The HotZone Duo comes with one or two radios: The new products compete both against Tropos and BelAir's single-radio mesh nodes, and against BelAir, Cisco, SkyPilot, and Strix's two-plus radio products that offload backbone traffic through switched, mesh, or point-to-multipoint links. A few months ago, the Motomesh division head told me that residential use of metro-scale Wi-Fi couldn't compete against wired service, and was emphasizing the loss in single-radio hopping as packets were rebroadcast over clusters.
But, just as BelAir told me that they had to release a single-radio product to compete against Tropos for price and market niche, I imagine that Motorola wants to sell two-radio solutions that conform to their vision of metro-scale service.
These new products put them somewhat at odds with Tropos, which has been paired with Motorola's Canopy gear as backhaul for their clusters. In the Tropos configuration, a few mesh nodes, typically 4 to 6, are paired with a Canopy radio that uses WiMax point-to-multipoint aggregation to base stations that then in turn use license, high-frequency wireless to further aggregate to fiber points of presence and network operation centers.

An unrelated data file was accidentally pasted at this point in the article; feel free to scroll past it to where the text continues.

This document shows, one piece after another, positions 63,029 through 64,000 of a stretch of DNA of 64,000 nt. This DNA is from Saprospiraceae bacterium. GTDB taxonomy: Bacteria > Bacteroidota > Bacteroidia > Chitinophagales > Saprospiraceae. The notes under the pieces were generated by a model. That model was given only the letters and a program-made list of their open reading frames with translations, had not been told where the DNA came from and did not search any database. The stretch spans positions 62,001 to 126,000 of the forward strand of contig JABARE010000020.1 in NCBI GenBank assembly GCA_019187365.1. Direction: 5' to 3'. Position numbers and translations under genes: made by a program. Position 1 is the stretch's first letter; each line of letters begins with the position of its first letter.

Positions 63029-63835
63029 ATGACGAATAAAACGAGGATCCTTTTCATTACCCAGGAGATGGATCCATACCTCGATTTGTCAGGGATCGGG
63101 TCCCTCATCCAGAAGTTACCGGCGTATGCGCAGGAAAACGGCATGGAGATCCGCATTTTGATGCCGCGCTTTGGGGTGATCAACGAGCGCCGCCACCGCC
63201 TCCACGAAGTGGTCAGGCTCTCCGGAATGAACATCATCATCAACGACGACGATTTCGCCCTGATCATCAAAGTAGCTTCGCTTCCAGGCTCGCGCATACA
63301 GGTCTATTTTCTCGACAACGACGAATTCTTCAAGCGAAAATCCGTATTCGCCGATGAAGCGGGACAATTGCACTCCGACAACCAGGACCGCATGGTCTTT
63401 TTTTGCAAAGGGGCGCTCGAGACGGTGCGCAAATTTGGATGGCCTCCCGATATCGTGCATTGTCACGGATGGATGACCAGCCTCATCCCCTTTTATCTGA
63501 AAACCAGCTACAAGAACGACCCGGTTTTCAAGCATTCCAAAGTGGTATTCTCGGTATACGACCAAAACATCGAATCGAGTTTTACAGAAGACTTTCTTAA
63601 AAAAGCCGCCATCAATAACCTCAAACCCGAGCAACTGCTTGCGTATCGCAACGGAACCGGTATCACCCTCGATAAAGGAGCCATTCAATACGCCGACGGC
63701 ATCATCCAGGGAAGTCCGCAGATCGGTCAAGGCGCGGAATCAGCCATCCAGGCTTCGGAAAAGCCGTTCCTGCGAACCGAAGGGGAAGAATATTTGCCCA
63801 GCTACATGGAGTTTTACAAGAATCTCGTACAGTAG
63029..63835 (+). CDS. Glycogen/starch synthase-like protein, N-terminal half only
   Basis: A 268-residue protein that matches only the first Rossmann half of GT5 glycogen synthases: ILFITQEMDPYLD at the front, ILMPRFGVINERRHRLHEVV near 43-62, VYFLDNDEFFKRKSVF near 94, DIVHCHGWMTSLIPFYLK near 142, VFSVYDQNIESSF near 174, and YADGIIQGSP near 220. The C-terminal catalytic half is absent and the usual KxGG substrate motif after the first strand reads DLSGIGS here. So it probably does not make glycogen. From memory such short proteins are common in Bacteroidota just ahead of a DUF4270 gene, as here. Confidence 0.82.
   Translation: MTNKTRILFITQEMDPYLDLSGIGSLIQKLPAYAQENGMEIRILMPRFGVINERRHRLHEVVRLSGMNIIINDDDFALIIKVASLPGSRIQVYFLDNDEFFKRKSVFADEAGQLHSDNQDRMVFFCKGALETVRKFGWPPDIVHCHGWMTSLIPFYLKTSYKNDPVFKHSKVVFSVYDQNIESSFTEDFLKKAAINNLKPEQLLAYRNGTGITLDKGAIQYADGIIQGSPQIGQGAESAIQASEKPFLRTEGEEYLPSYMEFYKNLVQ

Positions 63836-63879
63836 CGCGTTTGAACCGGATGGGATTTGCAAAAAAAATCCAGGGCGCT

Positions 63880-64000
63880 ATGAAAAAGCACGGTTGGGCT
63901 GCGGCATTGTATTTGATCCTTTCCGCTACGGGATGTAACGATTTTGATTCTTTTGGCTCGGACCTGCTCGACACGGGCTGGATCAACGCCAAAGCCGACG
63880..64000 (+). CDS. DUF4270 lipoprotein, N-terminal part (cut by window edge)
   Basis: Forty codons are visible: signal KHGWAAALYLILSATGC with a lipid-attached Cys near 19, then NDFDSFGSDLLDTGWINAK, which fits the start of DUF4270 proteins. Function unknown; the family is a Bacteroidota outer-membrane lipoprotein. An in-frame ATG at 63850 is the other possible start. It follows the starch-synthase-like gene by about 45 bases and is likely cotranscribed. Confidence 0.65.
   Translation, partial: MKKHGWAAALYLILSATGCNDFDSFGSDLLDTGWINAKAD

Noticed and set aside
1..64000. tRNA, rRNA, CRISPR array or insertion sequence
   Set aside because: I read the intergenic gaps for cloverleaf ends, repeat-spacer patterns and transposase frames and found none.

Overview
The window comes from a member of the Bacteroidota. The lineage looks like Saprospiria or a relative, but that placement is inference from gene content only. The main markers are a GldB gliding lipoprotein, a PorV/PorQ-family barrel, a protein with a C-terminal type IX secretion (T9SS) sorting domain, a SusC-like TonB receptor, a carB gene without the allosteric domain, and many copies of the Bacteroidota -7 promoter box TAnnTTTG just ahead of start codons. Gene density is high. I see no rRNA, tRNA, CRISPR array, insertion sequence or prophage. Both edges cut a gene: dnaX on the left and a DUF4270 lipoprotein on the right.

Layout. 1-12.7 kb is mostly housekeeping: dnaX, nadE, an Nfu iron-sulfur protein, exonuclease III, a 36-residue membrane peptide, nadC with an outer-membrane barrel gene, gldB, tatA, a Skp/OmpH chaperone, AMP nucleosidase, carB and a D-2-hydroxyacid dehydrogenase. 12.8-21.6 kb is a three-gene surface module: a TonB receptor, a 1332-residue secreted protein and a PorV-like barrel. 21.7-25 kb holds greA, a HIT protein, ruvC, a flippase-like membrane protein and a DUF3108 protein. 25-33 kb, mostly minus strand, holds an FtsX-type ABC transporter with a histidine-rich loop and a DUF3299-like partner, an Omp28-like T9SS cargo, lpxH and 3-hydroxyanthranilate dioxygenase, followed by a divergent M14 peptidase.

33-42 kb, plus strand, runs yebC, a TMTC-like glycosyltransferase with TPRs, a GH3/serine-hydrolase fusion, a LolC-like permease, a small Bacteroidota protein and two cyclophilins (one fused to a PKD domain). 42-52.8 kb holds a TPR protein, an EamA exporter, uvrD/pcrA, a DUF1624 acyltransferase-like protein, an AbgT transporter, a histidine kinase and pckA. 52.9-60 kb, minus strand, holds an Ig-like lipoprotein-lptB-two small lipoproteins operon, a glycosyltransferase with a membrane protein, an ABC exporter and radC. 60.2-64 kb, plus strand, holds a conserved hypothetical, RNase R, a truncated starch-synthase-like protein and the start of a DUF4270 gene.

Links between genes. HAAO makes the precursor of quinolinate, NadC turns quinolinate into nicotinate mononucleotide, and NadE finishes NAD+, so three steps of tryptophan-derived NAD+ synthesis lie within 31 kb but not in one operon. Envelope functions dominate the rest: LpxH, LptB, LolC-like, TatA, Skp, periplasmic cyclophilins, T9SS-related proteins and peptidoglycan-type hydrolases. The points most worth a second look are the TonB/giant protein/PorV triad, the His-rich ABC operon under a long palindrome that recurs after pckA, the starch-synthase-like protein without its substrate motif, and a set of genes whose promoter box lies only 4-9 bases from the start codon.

Now, Motorola can sell an end-to-end solution, coupled with their existing multi-radio public-safety oriented system that uses both 2.4 GHz and the 4.9 GHz public safety band.
EarthLink contracted with Motorola as their service firm, meaning a division of Motorola handles integrating and maintaining all the technology for the metro-scale operations that will roll out in Anaheim (launching in a few days) and Philadelphia (test network due later this year). EarthLink committed months ago to Tropos and Motorola Canopy for its first five cities.
Tropos knew the writing was on the wall, which is why they now also have a partnership with Alvarion, one of the leading WiMax firms, with a history of broadband wireless gear dating back to the mid-90s.